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Joints are used to attach pipes together as well as to attach pipes to other devices.



Leaks
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Leaks in water and sewer lines are a major problem for treatment facilities.



Leaks - Testing
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After constructing a new main, it should be tested for leaks.



Line Characteristics
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Line characteristics involve the material selected (copper, steel, PVC), distance (length of pipe), size (diameter of pipe), and the type and location of valves installed in the system.



Lines
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Water and sewer lines must be protected from breakage by proper bedding, which helps prevent penetration by sharp rocks and provides insulation for avoiding exposure to extreme temperatures.  Also line size must be matched according to need.



Location
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The location of water and sewer lines should be documented to allow for repair and to avoid damage by digging.  Water lines should not be located near gas or sewer lines where possible contamination could occur.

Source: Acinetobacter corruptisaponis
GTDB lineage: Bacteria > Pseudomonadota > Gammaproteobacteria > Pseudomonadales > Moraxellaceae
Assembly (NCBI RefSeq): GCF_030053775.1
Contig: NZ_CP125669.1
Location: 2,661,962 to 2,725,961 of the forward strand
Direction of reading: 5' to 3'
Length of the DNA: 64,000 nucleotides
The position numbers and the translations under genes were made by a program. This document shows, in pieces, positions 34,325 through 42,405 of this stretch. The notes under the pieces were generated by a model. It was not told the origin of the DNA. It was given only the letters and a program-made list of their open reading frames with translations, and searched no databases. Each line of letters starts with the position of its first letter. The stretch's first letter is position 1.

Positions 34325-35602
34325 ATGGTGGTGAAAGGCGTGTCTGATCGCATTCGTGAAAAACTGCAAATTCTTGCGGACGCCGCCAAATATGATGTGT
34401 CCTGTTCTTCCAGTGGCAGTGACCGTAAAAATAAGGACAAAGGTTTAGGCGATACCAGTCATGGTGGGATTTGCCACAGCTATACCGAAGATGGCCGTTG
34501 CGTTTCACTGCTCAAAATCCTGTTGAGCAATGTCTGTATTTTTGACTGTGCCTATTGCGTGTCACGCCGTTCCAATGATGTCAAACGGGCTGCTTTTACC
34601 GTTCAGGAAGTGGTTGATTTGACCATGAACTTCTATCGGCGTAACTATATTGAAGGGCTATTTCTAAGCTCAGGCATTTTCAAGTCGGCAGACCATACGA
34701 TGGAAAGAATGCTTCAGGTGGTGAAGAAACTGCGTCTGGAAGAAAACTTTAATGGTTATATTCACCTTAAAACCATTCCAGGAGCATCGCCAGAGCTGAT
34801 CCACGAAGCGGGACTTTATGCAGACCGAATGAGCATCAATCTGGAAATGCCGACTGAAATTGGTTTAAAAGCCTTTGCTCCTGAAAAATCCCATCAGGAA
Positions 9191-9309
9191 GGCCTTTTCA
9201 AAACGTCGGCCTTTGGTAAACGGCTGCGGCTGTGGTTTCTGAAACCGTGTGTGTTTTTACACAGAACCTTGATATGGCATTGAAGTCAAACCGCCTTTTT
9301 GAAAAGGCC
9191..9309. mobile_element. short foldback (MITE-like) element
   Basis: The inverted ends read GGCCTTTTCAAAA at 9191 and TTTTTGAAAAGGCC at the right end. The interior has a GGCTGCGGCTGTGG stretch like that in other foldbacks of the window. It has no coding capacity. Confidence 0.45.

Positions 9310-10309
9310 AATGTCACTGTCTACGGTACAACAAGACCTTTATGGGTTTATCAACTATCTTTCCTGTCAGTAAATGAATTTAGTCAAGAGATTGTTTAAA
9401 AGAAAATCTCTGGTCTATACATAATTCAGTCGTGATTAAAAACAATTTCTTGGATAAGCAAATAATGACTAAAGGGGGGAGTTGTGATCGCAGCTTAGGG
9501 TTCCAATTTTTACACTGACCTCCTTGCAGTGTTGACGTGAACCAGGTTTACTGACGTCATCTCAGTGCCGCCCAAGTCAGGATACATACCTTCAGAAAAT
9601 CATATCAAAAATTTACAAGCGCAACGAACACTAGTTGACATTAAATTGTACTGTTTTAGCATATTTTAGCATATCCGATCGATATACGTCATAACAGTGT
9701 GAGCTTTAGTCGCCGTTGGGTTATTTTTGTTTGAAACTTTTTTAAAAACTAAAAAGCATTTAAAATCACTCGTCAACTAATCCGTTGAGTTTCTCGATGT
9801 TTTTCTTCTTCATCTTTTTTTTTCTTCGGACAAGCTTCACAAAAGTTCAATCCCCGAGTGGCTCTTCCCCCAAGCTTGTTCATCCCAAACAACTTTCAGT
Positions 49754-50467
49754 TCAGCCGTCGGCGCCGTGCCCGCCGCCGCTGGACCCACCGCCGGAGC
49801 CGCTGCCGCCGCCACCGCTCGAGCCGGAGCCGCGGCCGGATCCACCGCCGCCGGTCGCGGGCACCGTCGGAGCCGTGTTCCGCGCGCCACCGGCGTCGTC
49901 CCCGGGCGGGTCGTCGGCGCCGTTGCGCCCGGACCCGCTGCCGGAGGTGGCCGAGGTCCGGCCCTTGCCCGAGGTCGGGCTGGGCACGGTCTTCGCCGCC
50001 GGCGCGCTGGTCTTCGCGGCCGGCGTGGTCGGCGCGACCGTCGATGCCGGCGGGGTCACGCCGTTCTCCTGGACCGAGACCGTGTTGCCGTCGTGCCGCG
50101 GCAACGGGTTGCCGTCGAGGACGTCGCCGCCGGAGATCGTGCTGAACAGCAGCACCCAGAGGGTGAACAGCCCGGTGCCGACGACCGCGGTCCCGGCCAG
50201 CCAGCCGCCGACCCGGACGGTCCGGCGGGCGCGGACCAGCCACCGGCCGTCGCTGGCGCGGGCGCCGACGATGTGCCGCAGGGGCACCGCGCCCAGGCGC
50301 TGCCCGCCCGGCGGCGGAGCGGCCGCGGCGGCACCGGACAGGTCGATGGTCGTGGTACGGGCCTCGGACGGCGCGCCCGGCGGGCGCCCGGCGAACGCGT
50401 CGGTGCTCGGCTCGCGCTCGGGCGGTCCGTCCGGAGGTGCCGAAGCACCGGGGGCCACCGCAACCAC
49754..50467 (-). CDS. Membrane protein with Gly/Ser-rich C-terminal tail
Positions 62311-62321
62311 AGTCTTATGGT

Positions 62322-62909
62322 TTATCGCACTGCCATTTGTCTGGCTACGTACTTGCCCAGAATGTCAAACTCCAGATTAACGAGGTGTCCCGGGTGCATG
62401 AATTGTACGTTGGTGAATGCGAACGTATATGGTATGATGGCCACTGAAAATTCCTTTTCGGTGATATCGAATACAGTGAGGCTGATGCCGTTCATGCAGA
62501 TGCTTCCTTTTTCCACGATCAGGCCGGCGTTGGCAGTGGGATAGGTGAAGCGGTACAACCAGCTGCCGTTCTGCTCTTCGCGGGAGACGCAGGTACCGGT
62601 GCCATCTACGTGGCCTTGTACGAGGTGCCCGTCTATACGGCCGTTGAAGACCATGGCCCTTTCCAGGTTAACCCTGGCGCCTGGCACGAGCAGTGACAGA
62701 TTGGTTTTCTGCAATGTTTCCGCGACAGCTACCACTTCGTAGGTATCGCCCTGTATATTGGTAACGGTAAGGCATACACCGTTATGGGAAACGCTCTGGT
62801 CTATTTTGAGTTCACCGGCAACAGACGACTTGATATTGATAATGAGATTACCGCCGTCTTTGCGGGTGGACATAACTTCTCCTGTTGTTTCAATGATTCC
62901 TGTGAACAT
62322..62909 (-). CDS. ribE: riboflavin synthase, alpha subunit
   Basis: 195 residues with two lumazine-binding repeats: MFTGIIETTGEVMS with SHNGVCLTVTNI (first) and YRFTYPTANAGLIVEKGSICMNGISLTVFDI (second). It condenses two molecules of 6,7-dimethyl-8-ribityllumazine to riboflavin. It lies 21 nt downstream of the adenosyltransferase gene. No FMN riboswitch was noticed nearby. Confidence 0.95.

Manganese
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Manganese is a mineral often found in surface waters that causes black stains on basins, filter sand, bathroom fixtures, laundry, etc.



Manholes
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Manholes are access points to pumping stations, valve vaults, and drainage systems.



Meters
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Meters record information on flow rates throughout the plant.  Metering allows the operator to monitor changes and conditions from a single location.



Nuisance People
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Individuals who are not necessary to the task involved and hinder the operational process.



Pb
Lead (chemical symbol Pb) is a toxic metal and must be monitored for levels in air, food, water, soil, and old paint.



Pipes - Diameter